Epigenetics, the study of how our genes are affected by our environment and also literally translated as “outside regular genetics” gets pretty interesting in the wake of the nature vs. nurture debate.
Are you the way you are because of the genes you inherited from your parents or because of the experiences you have had in your life? That has been the question asked for hundreds of years in the nature vs. nurture debate. Yet, this is where it gets quite fascinating. It turns out that nature and nurture are inextricably intertwined.
This is very apparent in an experiment done in 2013. Mice have a mutated gene called the agouti gene which makes them yellow in color, prone to diabetes and other diseases, and obese. In a study of epigenetics in agouti mice, cloned mice – that is genetically identical mice to the agouti mice in the experiment – were given different nutrients than the control study, and they slowly began to change into non-obese mice.  
One could argue that this epigenetic (outside regular genetic) change was simply due to nutrient density and the associated physiological changes, but this experiment has been conducted again in various forms using environmental cues such as love, anger, poverty, and more. Each of these emotional nutrients – as we’ll label them – result in changes in the genome.
Researchers are even now discovering an epigenetic connection between DNA methylation of the serotonin transporter gene (SLC6A4) and how we respond to stress. 
The genome adapts to both intrinsic and environmental signals. This means that you are a product of both nature and nurture because nature will always respond to how you are cared for and loved (even by yourself) or ignored, hated, feared, abandoned, etc.
Our epigenetic memories are passed down through our DNA. Scientists have recently observed this happening for at least 14 generations!  Can you even imagine what kind of stresses or lifestyle your grandparents, grandparents, grandparents were enduring, that then imprinted upon your genes and created a chemical signal that can incite either stress or relaxation and joy in you?
Some of those inherited environmental traits were passed down through nature, and are now in you. There are those which will make you respond to challenges in a heroic way and those that will make you crumble with the weight of a feather. Just knowing that your DNA has been altered by the experiences of your ancestors can seem daunting, but it also gives you the power to change maladaptive responses that may have been created when your great-great-great-great-great grandmother was running from a tiger, or your uncle ten times removed endured a six-month-long famine in the desert during an extended absence of rain.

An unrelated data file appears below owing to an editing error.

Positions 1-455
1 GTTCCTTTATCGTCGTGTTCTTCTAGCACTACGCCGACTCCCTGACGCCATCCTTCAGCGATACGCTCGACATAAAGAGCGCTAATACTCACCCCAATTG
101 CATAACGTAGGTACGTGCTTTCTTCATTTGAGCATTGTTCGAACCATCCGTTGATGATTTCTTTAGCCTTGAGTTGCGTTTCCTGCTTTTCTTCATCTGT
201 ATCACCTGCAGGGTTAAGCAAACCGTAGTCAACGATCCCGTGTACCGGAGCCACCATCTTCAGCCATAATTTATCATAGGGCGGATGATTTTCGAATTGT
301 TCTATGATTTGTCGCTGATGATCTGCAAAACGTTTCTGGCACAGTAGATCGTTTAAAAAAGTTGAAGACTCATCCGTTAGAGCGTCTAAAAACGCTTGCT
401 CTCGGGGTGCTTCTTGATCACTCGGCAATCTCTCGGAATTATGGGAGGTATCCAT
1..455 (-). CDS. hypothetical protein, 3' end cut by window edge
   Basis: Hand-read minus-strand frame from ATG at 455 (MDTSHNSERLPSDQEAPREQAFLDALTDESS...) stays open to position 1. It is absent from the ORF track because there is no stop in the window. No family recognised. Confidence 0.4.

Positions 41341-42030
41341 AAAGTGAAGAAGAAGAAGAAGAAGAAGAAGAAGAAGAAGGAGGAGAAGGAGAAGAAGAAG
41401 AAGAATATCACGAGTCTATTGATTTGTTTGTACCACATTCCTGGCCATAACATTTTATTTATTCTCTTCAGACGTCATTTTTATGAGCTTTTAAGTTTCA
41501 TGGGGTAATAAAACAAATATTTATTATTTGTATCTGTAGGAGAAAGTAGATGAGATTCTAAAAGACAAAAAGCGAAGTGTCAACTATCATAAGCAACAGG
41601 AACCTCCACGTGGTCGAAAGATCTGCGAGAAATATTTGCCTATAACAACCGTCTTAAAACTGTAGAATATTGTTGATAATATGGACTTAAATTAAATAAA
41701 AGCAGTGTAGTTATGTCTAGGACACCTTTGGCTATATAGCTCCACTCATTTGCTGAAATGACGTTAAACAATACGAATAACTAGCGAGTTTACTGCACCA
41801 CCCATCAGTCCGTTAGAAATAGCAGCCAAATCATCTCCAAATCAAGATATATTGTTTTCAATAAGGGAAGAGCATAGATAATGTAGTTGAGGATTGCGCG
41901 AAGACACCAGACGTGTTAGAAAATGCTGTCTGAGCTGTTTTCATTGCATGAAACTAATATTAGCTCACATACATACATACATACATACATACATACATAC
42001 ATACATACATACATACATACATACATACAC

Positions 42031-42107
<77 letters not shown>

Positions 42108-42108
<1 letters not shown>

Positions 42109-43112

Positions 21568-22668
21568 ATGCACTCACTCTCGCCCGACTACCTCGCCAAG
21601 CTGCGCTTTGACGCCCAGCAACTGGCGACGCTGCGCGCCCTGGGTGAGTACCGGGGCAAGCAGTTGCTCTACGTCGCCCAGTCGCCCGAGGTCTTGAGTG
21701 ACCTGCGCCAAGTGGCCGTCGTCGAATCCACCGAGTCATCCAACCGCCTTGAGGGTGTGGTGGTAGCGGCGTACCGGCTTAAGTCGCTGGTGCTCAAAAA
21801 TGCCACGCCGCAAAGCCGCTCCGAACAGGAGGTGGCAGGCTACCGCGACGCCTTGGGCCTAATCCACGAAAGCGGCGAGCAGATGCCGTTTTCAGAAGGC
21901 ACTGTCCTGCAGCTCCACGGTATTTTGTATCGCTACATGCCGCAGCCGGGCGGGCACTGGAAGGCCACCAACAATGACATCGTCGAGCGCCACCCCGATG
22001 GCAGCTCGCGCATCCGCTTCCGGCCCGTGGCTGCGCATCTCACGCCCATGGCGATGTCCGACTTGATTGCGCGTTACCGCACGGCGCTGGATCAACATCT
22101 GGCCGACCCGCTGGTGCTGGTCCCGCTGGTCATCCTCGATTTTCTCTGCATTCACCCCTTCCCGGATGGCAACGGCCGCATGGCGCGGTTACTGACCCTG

You may be driving across town to get to a meeting on time, and feel that if you don’t hurry up and get there, that your very life is somehow on the line, but this may also be an exaggerated response based on past DNA programming from stressful experiences that your ancestors endured.
Now that you know this, you can choose a different response, and start a new chain of positive adaptation – DNA mutation, if you will — that allows you to stay calm under any circumstance. This new trait can then be passed down to future generations.
You’re DNA is shaped by nurture, and evolved through nature, but how it responds is based entirely on you.
If you would like to learn more about how to change your DNA, and “reset” it to reflect feelings of joy, fulfillment, health, and vitality, consider reading The Power of the Elevation of Consciousness: Soul Restructuring. It covers this topic and many other salient points so you can nurture your DNA into a new state.
- Epigenetic regulation of gene expression: how the genome integrates intrinsic and environmental signals. http://rna.genomics.purdue.edu/@api/deki/files/626/=Review_Article_about_Epigenetic_Regulation.pdf
- Dolinoy, D. C. (2008). The agouti mouse model: an epigenetic biosensor for nutritional and environmental alterations on the fetal epigenome. Nutrition Reviews, 66, S7-S11. doi:10.1111/j.1753-4887.2008.00056.x
- Kirkpatrick, Bailey. Epigenetic Tags on Serotonin transporter Gene Linked to Stress. What is Epigenetics https://www.whatisepigenetics.com/epigenetic-tags-on-serotonin-transporter-gene-linked-to-stress/
- Signe, Dean. Scientists Have Observed Epigenetic Memories Being Passed Down for 14 Generations. Science Alert. https://www.sciencealert.com/scientists-observe-epigenetic-memories-passed-down-for-14-generations-most-animal